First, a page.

A component of the Software Development Life Cycle (SDLC) is maintaining it, and patch management strategies handle the way updates and hotfixes are deployed among a network of devices. Software versioning can be difficult to manage when several developers release frequent updates, and these updates are consistently released every month. The process of patch management presents considerable overhead for IT staff, but it’s a necessary part of device maintenance to avoid conflicts, cybersecurity issues, bugs, and other vulnerabilities in installed software. Several patch management solutions are available to help automate the process and reduce overhead for IT staff.
How Patch Management Works
Patch management is often automated using third-party software, but some human intervention is also necessary to determine the frequency at which updates are deployed, who oversees the process, and what happens when patches must be rolled back. Automation software saves time for IT staff that must review and test patches before they are installed, but the strategies surrounding the way software is deployed still requires human intervention.
The first step in patch management is scanning devices for outdated software. Devices could be on the local network or cloud-connected and controlled by the organization. The devices scanned must give the scanner permission to access the targeted software to identify if it’s outdated. If any scanner can access the device’s software version, it may be a cybersecurity issue. In some cases, the software itself can poll a central server to determine if the currently installed version is the latest or if an update is available.
If a device contains outdated software, the next step is to upload the latest update to the target. If the software polls a central server, the software might trigger a download of the latest updates and hotfixes. Patch management must apply the right updates and hotfixes in the correct order. If a user has not run previous updates, patch management ensures that all earlier updates are installed before applying the latest one.
One patch management strategy is to send files to a central server where the developer’s software can poll for any updates. That would enable users to manually download files instead of allowing the software to update automatically. Some users prefer to manually install files instead of using automation tools, so developers need to give users that option.
Finally, IT staff must have a way to know if patches were successfully installed. A good patch management solution provides reports that can be reviewed by developers or other IT staff to ensure that the installation was successful. This component is crucial for internal IT staff that must keep track of dozens of devices on the network to ensure that they are not vulnerable to crashes and cybersecurity threats.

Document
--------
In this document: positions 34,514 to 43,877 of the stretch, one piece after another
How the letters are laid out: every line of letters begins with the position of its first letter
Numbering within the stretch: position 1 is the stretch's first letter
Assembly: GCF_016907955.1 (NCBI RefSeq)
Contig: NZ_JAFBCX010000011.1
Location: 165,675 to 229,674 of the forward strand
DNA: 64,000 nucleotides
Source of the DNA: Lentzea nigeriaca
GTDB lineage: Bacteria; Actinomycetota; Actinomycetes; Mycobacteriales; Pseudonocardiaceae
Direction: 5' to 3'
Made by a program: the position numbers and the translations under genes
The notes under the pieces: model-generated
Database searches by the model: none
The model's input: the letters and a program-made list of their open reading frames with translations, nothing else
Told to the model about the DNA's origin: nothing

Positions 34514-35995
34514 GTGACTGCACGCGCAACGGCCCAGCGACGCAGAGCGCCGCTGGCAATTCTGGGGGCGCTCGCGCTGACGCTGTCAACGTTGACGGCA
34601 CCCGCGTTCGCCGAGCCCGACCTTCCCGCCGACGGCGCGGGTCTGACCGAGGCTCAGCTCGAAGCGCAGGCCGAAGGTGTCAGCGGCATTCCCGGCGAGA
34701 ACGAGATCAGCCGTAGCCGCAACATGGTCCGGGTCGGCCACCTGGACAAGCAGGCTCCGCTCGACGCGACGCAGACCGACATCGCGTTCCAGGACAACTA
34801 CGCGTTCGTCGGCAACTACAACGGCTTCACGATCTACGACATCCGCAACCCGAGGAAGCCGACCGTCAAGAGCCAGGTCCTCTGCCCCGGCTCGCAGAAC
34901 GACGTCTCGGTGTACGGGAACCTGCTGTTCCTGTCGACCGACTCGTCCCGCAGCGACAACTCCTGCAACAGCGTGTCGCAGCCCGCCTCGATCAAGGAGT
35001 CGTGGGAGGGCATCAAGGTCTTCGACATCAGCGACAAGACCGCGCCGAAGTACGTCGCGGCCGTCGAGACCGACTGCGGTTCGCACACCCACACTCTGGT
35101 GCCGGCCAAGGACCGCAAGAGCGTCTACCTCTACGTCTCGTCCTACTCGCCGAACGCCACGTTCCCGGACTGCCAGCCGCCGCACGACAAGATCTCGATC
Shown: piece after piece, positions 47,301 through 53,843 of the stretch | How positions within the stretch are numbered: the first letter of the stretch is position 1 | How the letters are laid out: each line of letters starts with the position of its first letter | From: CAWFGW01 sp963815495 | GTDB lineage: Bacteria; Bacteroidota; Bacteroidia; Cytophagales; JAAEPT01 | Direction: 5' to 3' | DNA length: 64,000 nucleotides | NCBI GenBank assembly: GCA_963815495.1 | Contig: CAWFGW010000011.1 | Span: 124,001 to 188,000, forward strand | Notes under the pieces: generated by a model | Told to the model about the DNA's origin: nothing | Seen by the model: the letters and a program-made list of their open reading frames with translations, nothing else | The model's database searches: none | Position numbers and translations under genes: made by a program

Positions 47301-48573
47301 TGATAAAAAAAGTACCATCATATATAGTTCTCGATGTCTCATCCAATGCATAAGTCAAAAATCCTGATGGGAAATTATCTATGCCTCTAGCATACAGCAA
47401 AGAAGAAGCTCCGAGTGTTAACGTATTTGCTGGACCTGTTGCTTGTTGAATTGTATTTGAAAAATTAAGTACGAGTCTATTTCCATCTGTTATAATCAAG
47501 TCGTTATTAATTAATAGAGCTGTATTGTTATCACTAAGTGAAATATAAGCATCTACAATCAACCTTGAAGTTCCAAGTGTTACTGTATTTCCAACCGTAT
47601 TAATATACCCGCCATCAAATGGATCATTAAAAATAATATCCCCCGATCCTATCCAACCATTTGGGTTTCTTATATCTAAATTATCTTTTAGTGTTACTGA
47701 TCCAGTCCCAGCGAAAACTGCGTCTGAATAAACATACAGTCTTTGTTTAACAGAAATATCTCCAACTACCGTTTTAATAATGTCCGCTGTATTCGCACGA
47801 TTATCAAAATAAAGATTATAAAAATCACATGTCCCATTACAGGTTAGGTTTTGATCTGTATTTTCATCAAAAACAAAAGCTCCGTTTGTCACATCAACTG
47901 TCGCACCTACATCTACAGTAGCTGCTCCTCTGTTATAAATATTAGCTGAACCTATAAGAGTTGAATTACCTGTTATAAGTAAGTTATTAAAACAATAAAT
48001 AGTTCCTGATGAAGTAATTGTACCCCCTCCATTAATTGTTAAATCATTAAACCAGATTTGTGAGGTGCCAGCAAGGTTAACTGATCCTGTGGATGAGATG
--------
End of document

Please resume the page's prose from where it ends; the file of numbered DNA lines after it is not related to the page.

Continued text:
Best Practices with Patch Management
To ensure the update process is smooth across all devices, software developers, and the businesses that manage updates should create a strategy. The strategy created depends on the network environment and the type of devices that must be patched. Software developers can release software to the public, but the updates must be handled in a way that allows users to freely update software even if they are behind a few versions. Businesses must create a patch management strategy that ensures all users have the latest updates to protect corporate assets and prevent data loss.
Before coming up with a strategy, it’s also important to understand the SDLC that controls the way developers release updates. Software developers release updates, but organizations must check for them frequently. Patch management software can do most of the work for the IT staff, but staff must still check reports to ensure updates didn’t fail.
Common best practices to devise a patch management strategy:
- IT staff and software developers should understand the importance of patch management. Any software that must be updated frequently should have patches available for download, and IT staff should use automation tools to ensure software is updated as these patches are made available. Any vulnerabilities found in software either from pen-testers or whitehat hackers should be patched immediately.
- Severe vulnerabilities should be patched immediately using hotfixes if the software is out of date. An example of the seriousness of outdated software is the WannaCry ransomware outbreak. Outdated Windows versions allowed the ransomware to spread even though Microsoft released updates to its SMB vulnerability.
- For businesses, an automation tool can help reduce the overhead of patch management. Some developers offer enterprise versions of their applications, which have automation tools that can be installed on a central server. These automation tools will scan devices for outdated software and update them where appropriate.
- Test updates on devices before applying patches. Developers should test their patches before deploying them to the public, while businesses that send updates across multiple devices should test it on one testing device before automatically updating dozens of machines.
Choosing a Patch Management Solution
If a developer does not offer an automation solution, several tools exist that help IT staff deal with patch management. These tools are generally for enterprise businesses, as individuals can download updates manually at home. Several software developers offer tools that run on home user machines that will poll a central server and download updates automatically. The Windows 10 operating system is an example of software that automatically downloads and updates without user interaction.
The following list contains a few patch management tools that can be used to automate updates:
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